P-51 Pilot Killed in Tazewell Crash
Bristol Herald Courier
Monday, March 22, 1954
Tazewell, Virginia: The wreckage of a mission F-51 fighter plane, the body of its pilot slumped in the cockpit, was found this afternoon in the rugged mountain country about seven miles south east of here.
State Police said papers found on the burned body carried the name of Robert Smith. Earlier, the Air National Guard at Charlotte, North Carolina, had reported that a Lt. R. B. Smith of Lansing, Michigan, had been piloting the craft when it disappeared Friday on a flight from Battle Creek, Michigan to Charlotte, NC.
Lt. Smith’s family in Lansing was notified of the crash. A World War II flier, he was in the insurance business with his father. He was 32, married and had not children.
The plane, object of intensive search by aircraft from Virginia, West Virginia, Tennessee, and North Carolina, had crashed into towering Chestnut Ridge in the Burke’s Garden section of mountainous Tazewell County.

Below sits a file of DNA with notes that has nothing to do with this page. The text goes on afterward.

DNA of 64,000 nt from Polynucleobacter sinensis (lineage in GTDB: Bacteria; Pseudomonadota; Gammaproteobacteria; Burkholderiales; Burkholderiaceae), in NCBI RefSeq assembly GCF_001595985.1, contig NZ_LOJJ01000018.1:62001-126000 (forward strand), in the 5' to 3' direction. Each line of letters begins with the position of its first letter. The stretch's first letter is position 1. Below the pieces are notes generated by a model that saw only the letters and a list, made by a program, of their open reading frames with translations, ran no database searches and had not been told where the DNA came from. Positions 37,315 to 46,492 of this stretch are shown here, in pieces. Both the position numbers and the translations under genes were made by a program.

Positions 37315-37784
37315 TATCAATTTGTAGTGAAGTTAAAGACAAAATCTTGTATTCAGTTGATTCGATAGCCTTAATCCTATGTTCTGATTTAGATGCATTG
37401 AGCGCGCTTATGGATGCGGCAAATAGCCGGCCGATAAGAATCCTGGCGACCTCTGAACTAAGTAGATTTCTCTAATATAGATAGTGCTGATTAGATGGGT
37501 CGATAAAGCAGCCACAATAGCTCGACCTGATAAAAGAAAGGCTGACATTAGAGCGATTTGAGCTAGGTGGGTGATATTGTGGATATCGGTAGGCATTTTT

The plane had careened through the treetops for about 200 yards before finally crashing about 100 feet from the top of the ridge.
When last heard from, the pilot had made a routine radio report to Charleston, West Virginia on Friday. He failed to report at his next point, Pulaski, Virginia.
The wreckage was spotted today by Capt. Lyle M. Carter, a member of the Charleston ANG Squadron.
Officials at Langley Air Force Base, Virginia, will make an investigation of the crash in an effort to determine its cause.